Roy Haynes: I’m Not a Metronome
Talk about living history—Roy Haynes played drums behind Bird, Monk, Prez, Sassy, Trane and Satchmo, too! Bassman Christian McBride asks the questions.
Sonny Rollins: Colossus Comes Home
To mark the 50th anniversary of his historic Carnegie Hall debut, Sonny Rollins returned to the venue in September for a once-in-a-lifetime trio performance. Photographer John Abbott had exclusive access to shoot the story behind the show.
Do The Write Thing: Drummer-Composers Trade Their Sticks for Pens
Someone forgot to tell Paul Motian, Jack DeJohnette, Jeff “Tain” Watts and many other drummers that writing is the job for their harmonic/melodic bandmates. Josef Woodard reports.
Latin Jazz: The Latin Tinge
Latin jazz is a continually growing phenomenon, as musicians from the Americas and beyond recast the boundaries. Bill Meredith chats with several Latin bandleaders who are defining the music’s future.
Louie Bellson: The Go-To Guy
Louie Bellson pounded the skins for Ellington, Goodman and dozens of other jazz greats. Now 83—and still drumming—the legend gives Don Heckman a tour of his life.
At HomeJeff "Tain" Watts
Audio FilesMike Quinn on turntables and vinyl reissues.
Before & AfterMatt Wilson
Cadenzaby Gary Giddins
Final Chorusby Nat Hentoff
GearheadParker PJ14N guitar, Eastman El Rey ER2 guitar, plus Gig Bag
NewsJohn Scofield, Dee Dee Bridgewater, David King & Happy Apple, Jazz Icons DVDs, Stacey Kent, Harlem Experiment, Max Roach tribute, news and farewells and more.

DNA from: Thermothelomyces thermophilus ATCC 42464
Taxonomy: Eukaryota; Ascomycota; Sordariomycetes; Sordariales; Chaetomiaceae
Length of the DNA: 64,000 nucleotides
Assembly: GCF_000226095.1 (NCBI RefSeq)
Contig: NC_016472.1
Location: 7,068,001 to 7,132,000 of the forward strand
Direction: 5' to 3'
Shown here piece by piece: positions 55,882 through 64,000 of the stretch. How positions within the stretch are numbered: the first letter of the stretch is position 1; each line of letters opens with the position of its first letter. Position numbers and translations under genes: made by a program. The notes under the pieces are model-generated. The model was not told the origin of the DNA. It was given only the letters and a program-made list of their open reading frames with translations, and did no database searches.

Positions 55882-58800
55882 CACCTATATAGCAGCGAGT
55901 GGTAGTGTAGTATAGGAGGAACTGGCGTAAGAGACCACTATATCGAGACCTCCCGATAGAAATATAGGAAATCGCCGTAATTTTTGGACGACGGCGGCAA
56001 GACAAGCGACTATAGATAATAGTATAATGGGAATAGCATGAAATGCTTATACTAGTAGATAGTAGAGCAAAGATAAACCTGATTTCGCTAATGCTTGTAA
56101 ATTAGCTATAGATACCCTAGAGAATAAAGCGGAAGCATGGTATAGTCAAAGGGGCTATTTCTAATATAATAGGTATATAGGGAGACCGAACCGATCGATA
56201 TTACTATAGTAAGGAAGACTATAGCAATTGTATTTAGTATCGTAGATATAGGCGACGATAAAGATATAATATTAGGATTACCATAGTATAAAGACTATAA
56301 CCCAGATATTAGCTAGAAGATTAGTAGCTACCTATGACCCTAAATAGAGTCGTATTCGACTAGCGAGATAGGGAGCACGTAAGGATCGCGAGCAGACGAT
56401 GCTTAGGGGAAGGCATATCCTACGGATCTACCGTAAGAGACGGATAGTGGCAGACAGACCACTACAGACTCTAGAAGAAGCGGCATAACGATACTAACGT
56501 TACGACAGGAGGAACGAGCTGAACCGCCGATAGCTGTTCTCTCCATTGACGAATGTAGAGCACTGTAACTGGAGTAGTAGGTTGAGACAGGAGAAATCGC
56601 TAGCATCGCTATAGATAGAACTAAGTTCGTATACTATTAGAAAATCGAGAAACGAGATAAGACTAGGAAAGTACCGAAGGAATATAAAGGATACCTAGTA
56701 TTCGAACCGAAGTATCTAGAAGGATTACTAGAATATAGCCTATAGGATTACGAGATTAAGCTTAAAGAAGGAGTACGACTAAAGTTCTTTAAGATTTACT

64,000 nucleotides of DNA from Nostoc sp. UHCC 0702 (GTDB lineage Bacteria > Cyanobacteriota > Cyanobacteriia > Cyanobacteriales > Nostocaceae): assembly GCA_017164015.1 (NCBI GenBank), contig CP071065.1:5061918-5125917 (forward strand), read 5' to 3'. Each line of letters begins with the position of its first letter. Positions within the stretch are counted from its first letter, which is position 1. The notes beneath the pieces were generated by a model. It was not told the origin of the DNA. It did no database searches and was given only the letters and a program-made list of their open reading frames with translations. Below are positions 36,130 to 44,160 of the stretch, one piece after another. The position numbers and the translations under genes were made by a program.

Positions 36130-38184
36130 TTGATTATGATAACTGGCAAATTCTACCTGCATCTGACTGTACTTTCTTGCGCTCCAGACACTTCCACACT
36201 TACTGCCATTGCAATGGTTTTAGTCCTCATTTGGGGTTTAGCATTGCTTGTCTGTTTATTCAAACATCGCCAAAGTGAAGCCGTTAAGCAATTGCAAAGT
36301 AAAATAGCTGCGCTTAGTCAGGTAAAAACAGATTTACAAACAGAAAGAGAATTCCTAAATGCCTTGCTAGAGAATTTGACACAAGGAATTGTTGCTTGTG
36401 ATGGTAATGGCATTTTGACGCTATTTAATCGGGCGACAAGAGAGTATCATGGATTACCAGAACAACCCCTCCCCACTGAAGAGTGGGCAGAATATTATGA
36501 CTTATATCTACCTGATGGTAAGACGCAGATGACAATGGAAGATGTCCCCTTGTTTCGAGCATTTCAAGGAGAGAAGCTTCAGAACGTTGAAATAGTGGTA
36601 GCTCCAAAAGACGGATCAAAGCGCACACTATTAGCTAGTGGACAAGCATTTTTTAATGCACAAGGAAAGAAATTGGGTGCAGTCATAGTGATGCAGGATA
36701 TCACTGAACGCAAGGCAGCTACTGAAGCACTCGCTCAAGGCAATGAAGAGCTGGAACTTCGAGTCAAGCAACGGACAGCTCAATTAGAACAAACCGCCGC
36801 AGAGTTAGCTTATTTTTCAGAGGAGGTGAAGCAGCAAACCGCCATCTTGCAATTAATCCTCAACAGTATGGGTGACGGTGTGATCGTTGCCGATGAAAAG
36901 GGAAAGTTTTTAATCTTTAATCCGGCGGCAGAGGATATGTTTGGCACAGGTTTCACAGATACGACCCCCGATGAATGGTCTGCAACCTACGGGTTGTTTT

Soloby Josef Woodard
The Gigby Nate Chinen
Remarkably, though, Klein has managed to take one of the most distinctive and interesting vocalists of the post-millennial era and reduce her to a dull study in soporific mewing. What could possibly be considered “new,” apart from the fairly contemporary vintage of most of the songs, about a dozen tracks wrapped in tepid bossa arrangements with nary a spark of freshness or originality (apart from dollops of brilliance whenever trumpeter Chris Potter manages to break through the ennui)?
There are some terrific tunes here, including Mitchell’s “Down to You” (sharp as Wisconsin cheddar when handled properly, which Souza, despite the obvious Mitchell-ness of her delivery, doesn’t), James Taylor’s “Never Die Young” (rescued only by Taylor’s presence as Souza’s far sager and definitely more alert singing partner) and Brian Wilson’s “God Only Knows” (one of the finest, and most admirably adult, love songs of the rock era). A fine half-dozen others, from the likes of Leonard Cohen, Walter Brecker, Donald Fagen, Elliott Smith and Sting, are reduced to pleasant innocuousness. Most astonishing, the sole Brazilian track, Antonio Carlos Jobim’s effervescent “Waters of March,” stripped of the ebullient mysteriousness that dozens of other singers have managed to capture, is as flat as day-old tap water".